HealthEquity blog

2019 FSA contribution limit increased

IRS-1It’s official. The IRS has just announced that for 2019, individuals can contribute $2,700 to their FSA. That is an increase from the 2018 limit of $2,650. The FSA increase also applies to limited-purpose FSAs (LPFSA) that is limited to vision and dental services, which can be used in cooperation with a health savings account (HSA).

An FSA empowers employees to pay for qualified medical expenses with pre-tax funds. FSAs are popular accounts because of the tax benefits they provide to employees and to their employers.

Different types of flexible spending accounts

FSAs are a versatile healthcare savings vehicle to meet the differing needs of individuals. There are four main types of FSAs and they are listed below:

  • Health Care FSA This type of FSA can be used for qualified medical expenses, including deductibles, copayments and coinsurance.
  • Limited-Purpose FSA This type of FSA can be used in conjunction with an HSA and allows employees to contribute additional pre-tax dollars for dental and vision expenses.
  • Post-Deductible FSA This type of FSA can be used certain medical expenses once a specified minimum deductible has been met.
  • Dependent Care FSA, or DCRA This type of FSA can be used for qualified dependent care expenses, including day care, preschool, elderly care or other dependent care. This type of FSA can only be used if the dependent care is necessary for your or your spouse to work, look for work or to attend school full-time.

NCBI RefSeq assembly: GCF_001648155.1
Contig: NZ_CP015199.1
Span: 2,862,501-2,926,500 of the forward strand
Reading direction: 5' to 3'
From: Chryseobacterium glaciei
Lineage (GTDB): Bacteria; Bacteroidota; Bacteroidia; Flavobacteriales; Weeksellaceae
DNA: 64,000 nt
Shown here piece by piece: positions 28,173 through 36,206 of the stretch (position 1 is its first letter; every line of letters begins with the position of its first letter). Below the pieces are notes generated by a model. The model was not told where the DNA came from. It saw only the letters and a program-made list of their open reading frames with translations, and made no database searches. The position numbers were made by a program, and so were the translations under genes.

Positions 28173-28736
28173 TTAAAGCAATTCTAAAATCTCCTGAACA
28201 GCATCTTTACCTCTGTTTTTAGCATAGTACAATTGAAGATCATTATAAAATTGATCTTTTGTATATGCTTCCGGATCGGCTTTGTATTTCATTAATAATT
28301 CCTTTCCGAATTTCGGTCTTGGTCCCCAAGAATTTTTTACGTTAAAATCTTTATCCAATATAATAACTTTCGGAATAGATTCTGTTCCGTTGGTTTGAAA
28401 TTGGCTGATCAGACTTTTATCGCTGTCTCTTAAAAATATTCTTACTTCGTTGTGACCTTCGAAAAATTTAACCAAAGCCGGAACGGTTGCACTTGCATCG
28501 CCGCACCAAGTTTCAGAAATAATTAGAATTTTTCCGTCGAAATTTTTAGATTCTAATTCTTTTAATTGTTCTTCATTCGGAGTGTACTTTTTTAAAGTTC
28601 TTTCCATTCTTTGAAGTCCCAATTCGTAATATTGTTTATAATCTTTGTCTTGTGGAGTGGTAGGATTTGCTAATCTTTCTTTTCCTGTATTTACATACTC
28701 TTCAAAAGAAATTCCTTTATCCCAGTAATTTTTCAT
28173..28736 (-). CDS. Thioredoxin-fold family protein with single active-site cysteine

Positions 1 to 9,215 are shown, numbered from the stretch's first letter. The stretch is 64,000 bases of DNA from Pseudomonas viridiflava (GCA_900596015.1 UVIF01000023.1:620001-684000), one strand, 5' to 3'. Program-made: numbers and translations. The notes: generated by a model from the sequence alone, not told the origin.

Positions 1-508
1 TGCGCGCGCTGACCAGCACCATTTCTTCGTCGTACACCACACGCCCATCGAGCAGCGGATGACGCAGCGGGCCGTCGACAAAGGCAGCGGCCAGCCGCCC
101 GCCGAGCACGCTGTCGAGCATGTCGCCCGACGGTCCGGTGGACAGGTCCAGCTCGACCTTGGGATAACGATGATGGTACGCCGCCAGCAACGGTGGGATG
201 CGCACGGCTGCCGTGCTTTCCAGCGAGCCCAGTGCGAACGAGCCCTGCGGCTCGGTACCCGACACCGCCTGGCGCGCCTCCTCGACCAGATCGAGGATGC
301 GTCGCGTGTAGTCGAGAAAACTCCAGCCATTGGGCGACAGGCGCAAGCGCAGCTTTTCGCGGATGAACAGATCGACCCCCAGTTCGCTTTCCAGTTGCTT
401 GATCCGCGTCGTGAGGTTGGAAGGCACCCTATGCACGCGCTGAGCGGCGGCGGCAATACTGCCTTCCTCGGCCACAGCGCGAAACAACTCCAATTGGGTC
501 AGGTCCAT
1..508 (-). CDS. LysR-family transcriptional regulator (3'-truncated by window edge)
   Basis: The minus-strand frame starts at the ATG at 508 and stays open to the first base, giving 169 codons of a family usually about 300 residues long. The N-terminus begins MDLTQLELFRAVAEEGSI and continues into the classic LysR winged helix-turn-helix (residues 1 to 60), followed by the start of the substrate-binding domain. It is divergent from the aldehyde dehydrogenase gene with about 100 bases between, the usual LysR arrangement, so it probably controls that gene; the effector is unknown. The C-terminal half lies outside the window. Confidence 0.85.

Rollover Funds

One of the main differences between an HSA and FSA is the ability to rollover funds at the end of the year. In general, the money in an FSA must be spent by the end of the year. However, employers may offer their employees one of these two options:

  1. Grace period: Allows for a maximum of an extra 2 ½ months to use money in the FSA for expenses incurred the following plan year.
  2. Carryover: Allows for up to $500 to be carried over and used in the following year.

Employers can offer one of these options but not both. Neither of these options is required. Employers are allowed to contribute to an employee’s FSA, but there are many restrictions and risks that usually make it too complicated for employers to participate. Most employers don’t contribute to employees’ FSAs.

Conclusion

FSAs can be a good option to save tax free money for qualified medical expenses. And now with a limit increase from the IRS, you can now put more tax money aside for you and your family's healthcare expenses.

To learn more about FSAs, please visit healthequity.com/learn/flexible-spending-account.

Nothing in this communication is intended as legal, tax, financial, or medical advice. Always consult a professional when making life-changing decisions.

 

Topics: HSA, tax savings, Employers, HSA contributions, FSA, FSA contribution limit

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